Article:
Demand for bomb-sniffing dogs up after Boston Marathon attack

(CBS News) WINDSOR, Conn. - After the Boston Marathon bombing, the FBI arrested two friends of suspect Dzhokhar Tsarnaev for allegedly hiding evidence in the case -- a backpack and a laptop removed from Tsarnaev's dorm room and tossed in the trash. On Thursday, afederal grand jury indicted Dias Kadyrbayev and Azamat Tazhayakov -- both 19 -- on charges they obstructed justice. The bombing has also led to a spike in enrollment at a school that prepares uniquely-qualified students for a career in security.

At a 10,000-square foot warehouse in Windsor, Connecticut, thirteen Labrador Retrievers and four German Shepherds are in special training.

Merry, a three-year-old Lab, was taught by Zane Roberts to locate various bomb-making materials.
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Zane Roberts is the lead trainer at MSA Security, a private company that trains bomb-sniffing dogs. "The demand for these dogs is tremendous," he said, adding the demand came following the attack in Boston.

Zane Roberts, the lead trainer at MSA Security, said that the presence of a bomb-sniffing dog makes people feel safe.
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Since the Boston Marathon bombings, business has increased about 30 percent at MSA. They have nearly 200 dog teams at locations across the country and expect to have 25 more by the end of the year. The trainers are all former members of the military or law enforcement. They protect everything from financial institutions to professional baseball games.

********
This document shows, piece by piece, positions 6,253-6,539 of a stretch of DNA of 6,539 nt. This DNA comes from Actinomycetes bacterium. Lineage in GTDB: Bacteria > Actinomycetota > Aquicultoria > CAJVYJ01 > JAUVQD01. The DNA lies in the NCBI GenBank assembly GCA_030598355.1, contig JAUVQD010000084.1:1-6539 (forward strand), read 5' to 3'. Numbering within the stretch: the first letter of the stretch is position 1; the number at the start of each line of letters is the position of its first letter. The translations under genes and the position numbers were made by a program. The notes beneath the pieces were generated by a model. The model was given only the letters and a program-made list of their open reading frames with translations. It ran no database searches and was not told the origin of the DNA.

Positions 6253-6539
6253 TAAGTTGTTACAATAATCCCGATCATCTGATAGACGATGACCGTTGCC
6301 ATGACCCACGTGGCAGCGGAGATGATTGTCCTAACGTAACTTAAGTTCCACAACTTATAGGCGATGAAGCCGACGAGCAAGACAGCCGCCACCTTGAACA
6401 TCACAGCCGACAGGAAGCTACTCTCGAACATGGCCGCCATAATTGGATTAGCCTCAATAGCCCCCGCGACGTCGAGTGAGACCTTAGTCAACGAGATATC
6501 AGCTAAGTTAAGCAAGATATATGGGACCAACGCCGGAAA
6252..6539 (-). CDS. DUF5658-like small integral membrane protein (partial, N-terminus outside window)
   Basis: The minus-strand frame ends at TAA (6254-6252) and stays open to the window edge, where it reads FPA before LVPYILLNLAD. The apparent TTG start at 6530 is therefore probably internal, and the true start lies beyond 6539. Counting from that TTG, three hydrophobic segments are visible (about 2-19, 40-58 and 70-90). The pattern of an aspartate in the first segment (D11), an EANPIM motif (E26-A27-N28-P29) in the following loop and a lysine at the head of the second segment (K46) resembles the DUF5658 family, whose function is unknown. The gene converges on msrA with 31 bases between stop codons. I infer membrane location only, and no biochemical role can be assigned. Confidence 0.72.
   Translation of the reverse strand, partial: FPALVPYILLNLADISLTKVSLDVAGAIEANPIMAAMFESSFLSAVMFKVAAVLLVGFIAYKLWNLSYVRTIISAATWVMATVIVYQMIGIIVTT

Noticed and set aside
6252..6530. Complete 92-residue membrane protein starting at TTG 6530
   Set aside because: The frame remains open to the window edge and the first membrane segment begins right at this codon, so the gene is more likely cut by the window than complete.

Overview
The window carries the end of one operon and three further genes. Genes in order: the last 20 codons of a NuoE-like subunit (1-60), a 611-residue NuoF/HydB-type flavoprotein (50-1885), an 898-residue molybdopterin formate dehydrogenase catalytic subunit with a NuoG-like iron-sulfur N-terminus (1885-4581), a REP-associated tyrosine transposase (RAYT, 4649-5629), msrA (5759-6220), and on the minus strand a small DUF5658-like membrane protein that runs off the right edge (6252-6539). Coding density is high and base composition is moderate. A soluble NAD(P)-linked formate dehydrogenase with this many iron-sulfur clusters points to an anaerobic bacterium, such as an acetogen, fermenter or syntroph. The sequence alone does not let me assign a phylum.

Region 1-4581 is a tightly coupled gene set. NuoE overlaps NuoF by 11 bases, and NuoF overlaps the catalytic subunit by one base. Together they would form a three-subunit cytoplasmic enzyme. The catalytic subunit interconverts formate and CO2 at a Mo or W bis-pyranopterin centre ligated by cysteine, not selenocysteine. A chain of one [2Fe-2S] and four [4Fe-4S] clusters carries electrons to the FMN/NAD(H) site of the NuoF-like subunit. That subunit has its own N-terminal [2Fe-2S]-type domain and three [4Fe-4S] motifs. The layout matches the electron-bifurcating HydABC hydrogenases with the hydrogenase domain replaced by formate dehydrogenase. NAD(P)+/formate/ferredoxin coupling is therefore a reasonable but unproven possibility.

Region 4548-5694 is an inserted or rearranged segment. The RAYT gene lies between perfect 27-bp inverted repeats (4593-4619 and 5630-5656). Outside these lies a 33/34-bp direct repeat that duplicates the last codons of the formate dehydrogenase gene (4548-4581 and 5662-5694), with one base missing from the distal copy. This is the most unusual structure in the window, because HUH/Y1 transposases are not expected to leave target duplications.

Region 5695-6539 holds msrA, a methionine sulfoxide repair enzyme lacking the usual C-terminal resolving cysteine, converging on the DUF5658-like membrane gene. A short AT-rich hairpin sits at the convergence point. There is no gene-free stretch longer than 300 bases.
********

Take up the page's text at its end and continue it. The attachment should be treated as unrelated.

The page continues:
"The presence of an explosive detection canine really does make people feel safe," said Roberts. "It's a great deterrent effect. For people who want to bomb a location or whatever -- if they see a dog, they're going to go somewhere else."

The Pentagon spent six years and $19 billion researching high-tech bomb detection systems. But it concluded that the best bomb detector is still a dog.

"If you took a machine and tried to search all that luggage as fast as I can search it with one dog," said Roberts, "I'd beat you every time."

Roberts has taught Merry, a three-year-old Lab, to detect a wide variety of bomb-making materials. Most of the dogs at the school failed at becoming guide dogs because they were too energetic and easily distracted by smells. That's what makes them ideal for detecting explosives. Labs in particular have a strong food drive, which is why food reward training works so well.

Basic training takes about 12 weeks. Roberts said that when dogs graduate from this one-room schoolhouse, he's always sad to see them go.

"I often can't remember the handler's name," said Roberts. "But I can never forget the dog's name."

But he'll soon have to learn new names, because important jobs are waiting for all of these good dogs.

  • Chip Reid

    Chip Reid is CBS News' national correspondent.

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